which is not leaded. Beyond that is a blocked mullion and transom window which may also be original. The inner face of the rear wing has a C19 mullion and transom window to the right on first floor and blocked opening to its left. All the window openings at the side and rear have the same dressed stone flat arches. Extending to the rear (north) of the house is a single storey outbuilding built against the wall which was reduced in height, which has a stringcourse along its end wall and a blocked window opening.
Interior: The front right-hand room has large fireplace with cambered and chamfered wooden lintel which is ogee-stopped and rests on a curved wooden corbel and dressed stone rubble jamb to the left, replaced granite jamb to the right with oven behind. Small section of herring-bone pattern stone at the back of the fireplace. Of the 2 original mullion and transom windows the right-hand one retains probably contemporary heavy fielded panel shutters, those to the left-hand window are C19 replacements. Very grand original dog-leg staircase with long closed string flights of tapered balusters with carved acanthus leaves at the bottom; very heavy moulded handrail and large square newels with recessed panels. The 2 newels on the half-landing fit awkwardly together and it is likely the staircase has been moved from the demolished section. The very good painted plaster ceiling above it might therefore have been for a 1st floor chamber and has 3 panels with very robust circular garlands of high relief fruit and foliage and strips of similar decoration in between the panels. The
paintings appear to be of classical themes depicting cherubs and female figures
although in places some touching-up seems to have occured. Around the ceiling is an egg and dart cornice. The other notable room is in the rear wing and contains good quality C17 panelling and an exceptional carved wooden overmantle - both however appear to have been re-used since the panelling does not fit correctly and the massive overmantle, set above a corner fireplace, overpowers the relatively modest-sized room. The panelling is 5 sections high with sunken moulded panels and fluted Ionic pilasters. The frieze is also fluted with consoles and a modillion cornice above. Opposite the fireplace the central panel has a carved strapwork device. The 2 opposing doorcases are very imposing, surmounted by segmental pediments with a strapwork shield which has carved decoration around it. The far doorway has unfortunately lost its pediment - though it survives in a fragmented state - and there is in fact no doorway behind it but a solid exterior wall. The fireplace has huge wooden consoles with carved acanthus leaves to either side. Above is the wooden overmantle carved very robustly with various military trophies and devices, and 3 putti with a crown at the top - refering presumably to General Monk's part in restoring the monarchy. The cornice at its top is above the level of that of the panelling. Other C17 fragments surviving are a heavy moulded cornice and bolection moulded dado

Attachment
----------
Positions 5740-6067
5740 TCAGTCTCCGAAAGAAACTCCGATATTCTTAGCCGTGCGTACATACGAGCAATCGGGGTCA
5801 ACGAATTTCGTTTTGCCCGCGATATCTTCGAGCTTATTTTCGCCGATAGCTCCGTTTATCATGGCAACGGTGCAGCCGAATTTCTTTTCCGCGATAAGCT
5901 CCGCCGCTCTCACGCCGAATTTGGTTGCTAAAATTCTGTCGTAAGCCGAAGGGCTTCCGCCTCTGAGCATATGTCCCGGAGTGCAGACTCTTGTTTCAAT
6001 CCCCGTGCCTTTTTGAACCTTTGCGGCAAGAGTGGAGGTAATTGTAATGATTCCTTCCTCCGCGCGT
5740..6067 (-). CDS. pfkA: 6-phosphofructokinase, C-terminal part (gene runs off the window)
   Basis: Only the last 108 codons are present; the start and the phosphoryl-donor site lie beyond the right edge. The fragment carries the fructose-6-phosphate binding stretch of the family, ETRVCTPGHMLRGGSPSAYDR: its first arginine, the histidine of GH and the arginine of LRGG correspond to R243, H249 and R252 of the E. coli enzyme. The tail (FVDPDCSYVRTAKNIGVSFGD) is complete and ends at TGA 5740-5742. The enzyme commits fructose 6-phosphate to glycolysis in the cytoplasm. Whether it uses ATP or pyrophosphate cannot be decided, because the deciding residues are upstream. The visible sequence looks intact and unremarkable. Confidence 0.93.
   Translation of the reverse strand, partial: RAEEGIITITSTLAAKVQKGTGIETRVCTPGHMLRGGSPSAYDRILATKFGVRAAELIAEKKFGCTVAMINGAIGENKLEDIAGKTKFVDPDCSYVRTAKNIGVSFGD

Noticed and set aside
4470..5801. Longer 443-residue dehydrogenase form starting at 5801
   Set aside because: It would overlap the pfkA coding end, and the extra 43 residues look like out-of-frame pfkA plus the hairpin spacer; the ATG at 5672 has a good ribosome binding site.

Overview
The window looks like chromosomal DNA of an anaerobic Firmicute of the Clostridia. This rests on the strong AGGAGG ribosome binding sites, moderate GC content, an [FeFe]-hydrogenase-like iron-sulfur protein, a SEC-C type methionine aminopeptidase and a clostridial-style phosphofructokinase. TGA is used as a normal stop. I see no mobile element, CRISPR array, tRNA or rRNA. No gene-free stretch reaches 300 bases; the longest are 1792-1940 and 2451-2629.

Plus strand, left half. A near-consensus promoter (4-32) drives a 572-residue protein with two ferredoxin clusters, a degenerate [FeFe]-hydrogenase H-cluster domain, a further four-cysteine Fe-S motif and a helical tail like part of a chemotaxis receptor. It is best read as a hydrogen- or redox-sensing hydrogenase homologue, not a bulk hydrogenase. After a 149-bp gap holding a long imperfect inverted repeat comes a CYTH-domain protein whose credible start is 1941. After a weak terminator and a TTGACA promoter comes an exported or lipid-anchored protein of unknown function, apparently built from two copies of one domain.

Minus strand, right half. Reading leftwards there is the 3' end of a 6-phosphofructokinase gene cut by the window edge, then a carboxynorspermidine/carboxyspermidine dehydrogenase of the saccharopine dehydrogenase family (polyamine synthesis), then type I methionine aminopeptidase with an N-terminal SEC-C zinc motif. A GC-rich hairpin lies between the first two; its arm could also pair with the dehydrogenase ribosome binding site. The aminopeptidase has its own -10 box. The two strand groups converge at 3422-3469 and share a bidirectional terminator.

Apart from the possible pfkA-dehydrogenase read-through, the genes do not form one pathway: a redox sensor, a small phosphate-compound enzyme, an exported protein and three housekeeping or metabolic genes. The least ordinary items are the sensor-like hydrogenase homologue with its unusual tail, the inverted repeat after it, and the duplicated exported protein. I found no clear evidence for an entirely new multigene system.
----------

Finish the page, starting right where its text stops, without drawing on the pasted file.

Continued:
to the principal first floor room and cornice to its small adjoining room. At the top of the staircase are heavy fielded 8-panel doors. Leading to the attic is a small section of C17 staircase with turned and moulded balusters.
Roof: The original principal rafters survive, extending over a considerable span. They have curved feet resting on tie-beams and with straight morticed collars and trenched purlins.
The Monk's owned Great Potheridge as early as Henry II's reign. George Monk,
restorer of the monarchy and first Duke of Albermarle, was reputedly born here in
1608 and rebuilt the house on a grand scale. After the death of the second duchess the house was partly demolished in 1734.
All the evidence suggests that Great Potheridge was once a very important house,
rebuilt by one of the most eminent men of the time. It appears that only a fragment remains but this still gives an impression of its former greatness and constitutes an important survival both historically and architecturally.


Listing NGR: SS5137714665

This text is from the original listing, and may not necessarily reflect the current setting of the building.